MINNEAPOLIS (WCCO) — Hundreds of Twin Cities drivers are ending the year with a little less money in their pockets.

Minneapolis officials say 670 vehicles were towed in Minneapolis alone after Tuesday night’s snow emergency, while St. Paul towed over 700. Minneapolis and St. Paul combined issued thousands of parking citations.

Some came to the impound lot by Uber, some by taxi and many via a friend. Nathan Williams was that friend to Stephen Geier of northeast Minneapolis.

“Had to get up early, going to sleep in today but [laughs] … got to get him to the impound lot to get his car,” Williams said.

Geier did not think this emergency would turn into such a hassle.

“I found out that there was one online on the Minneapolis website, but then I didn’t know that the street I was parked on was [a plow route],” Geier said.

But it was the same thing for person, after person, after person. If you do end up at an impound lot, there are two things that will make your trip easier: know your license tag number and have your driver’s license.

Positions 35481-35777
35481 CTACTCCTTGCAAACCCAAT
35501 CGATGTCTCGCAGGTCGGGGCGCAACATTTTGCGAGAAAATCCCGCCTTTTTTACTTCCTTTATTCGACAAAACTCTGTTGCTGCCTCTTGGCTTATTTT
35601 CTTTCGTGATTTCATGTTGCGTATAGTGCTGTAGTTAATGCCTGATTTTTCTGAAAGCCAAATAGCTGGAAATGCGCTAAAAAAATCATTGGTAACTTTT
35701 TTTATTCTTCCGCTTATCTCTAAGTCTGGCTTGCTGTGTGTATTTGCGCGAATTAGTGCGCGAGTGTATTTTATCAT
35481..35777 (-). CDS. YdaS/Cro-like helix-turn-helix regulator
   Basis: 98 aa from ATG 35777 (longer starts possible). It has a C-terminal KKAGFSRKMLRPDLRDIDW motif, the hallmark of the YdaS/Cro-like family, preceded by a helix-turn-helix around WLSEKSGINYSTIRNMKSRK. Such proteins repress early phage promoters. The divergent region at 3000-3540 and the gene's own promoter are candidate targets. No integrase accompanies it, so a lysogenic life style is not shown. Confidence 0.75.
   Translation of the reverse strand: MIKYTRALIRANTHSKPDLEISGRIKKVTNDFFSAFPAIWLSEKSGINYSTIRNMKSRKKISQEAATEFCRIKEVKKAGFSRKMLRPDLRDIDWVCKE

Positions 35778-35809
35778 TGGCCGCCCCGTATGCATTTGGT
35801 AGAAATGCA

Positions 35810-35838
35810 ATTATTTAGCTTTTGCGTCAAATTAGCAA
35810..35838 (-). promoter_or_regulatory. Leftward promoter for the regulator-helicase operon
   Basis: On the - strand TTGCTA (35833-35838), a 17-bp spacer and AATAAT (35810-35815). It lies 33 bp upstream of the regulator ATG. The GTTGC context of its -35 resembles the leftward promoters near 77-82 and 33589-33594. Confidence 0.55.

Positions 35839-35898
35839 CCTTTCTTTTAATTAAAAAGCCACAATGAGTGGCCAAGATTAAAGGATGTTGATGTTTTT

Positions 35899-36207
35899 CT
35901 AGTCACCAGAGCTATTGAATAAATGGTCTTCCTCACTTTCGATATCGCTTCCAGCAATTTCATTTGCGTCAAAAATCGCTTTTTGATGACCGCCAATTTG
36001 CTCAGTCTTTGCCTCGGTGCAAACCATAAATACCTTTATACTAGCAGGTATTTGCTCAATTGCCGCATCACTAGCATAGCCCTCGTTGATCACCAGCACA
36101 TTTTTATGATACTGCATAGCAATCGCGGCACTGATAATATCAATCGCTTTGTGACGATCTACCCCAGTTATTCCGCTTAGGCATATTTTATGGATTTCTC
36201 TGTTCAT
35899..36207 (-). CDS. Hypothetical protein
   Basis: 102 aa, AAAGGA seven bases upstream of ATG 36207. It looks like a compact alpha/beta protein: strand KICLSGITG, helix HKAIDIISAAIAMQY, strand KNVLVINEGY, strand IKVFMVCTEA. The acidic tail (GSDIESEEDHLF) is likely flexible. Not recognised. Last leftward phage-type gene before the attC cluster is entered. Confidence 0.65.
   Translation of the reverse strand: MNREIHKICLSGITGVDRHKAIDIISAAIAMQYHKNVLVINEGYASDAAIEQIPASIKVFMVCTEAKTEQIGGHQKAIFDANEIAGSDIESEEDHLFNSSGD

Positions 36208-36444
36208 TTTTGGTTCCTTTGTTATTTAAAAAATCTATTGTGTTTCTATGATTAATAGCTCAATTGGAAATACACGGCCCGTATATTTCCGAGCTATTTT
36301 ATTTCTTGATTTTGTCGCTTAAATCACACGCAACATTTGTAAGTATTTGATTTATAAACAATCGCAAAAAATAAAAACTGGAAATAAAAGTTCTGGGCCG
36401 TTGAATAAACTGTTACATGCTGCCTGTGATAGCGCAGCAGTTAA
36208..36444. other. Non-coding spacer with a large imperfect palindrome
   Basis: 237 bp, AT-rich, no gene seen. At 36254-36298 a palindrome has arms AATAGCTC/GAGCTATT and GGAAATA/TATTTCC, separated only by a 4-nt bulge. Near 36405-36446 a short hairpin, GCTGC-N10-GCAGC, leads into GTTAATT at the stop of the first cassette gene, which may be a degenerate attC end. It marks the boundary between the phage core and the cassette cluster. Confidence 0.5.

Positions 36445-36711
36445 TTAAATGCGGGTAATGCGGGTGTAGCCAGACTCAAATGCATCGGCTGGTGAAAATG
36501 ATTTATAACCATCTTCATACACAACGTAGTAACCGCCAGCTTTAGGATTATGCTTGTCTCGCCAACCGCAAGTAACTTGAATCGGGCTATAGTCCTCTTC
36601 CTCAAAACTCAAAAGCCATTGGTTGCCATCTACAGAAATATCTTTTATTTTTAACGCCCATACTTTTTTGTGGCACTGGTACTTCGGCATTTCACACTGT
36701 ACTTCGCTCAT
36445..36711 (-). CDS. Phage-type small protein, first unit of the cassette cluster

The city of Minneapolis wrote 1,755 citations, while St. Paul wrote 1,306 citations — which is less than what a typical snowstorm brings.

And it was that snowstorm that threw off a Dinkytown resident Coltin Paddock.

“When the snow isn’t even coming up over this right here [points to the lower half of his tires], I don’t believe that that is a snow emergency,” Paddock said.

But it is, and as St. Paul Public Works warned, towing is part of it.

“We would really prefer that people would just move their cars, make our jobs easier,” St. Paul Public Works’ Joe Spah said. “We really don’t want to tow anybody, but, you know, it’s necessary to get the job done.”

Both cities say there were about half as many violations as there are in a major storm, so it could have been worse. But tell that to a tow victim.

“$138 dollars a car,” Paddock said. “Ridiculous.”

It will cost you $209 in St. Paul to get your back after being towed. Minneapolis’ snow emergency is still in effect.

Click here for more information on St. Paul’s rules, and here for Minneapolis’ rules.

Susan-Elizabeth Littlefield

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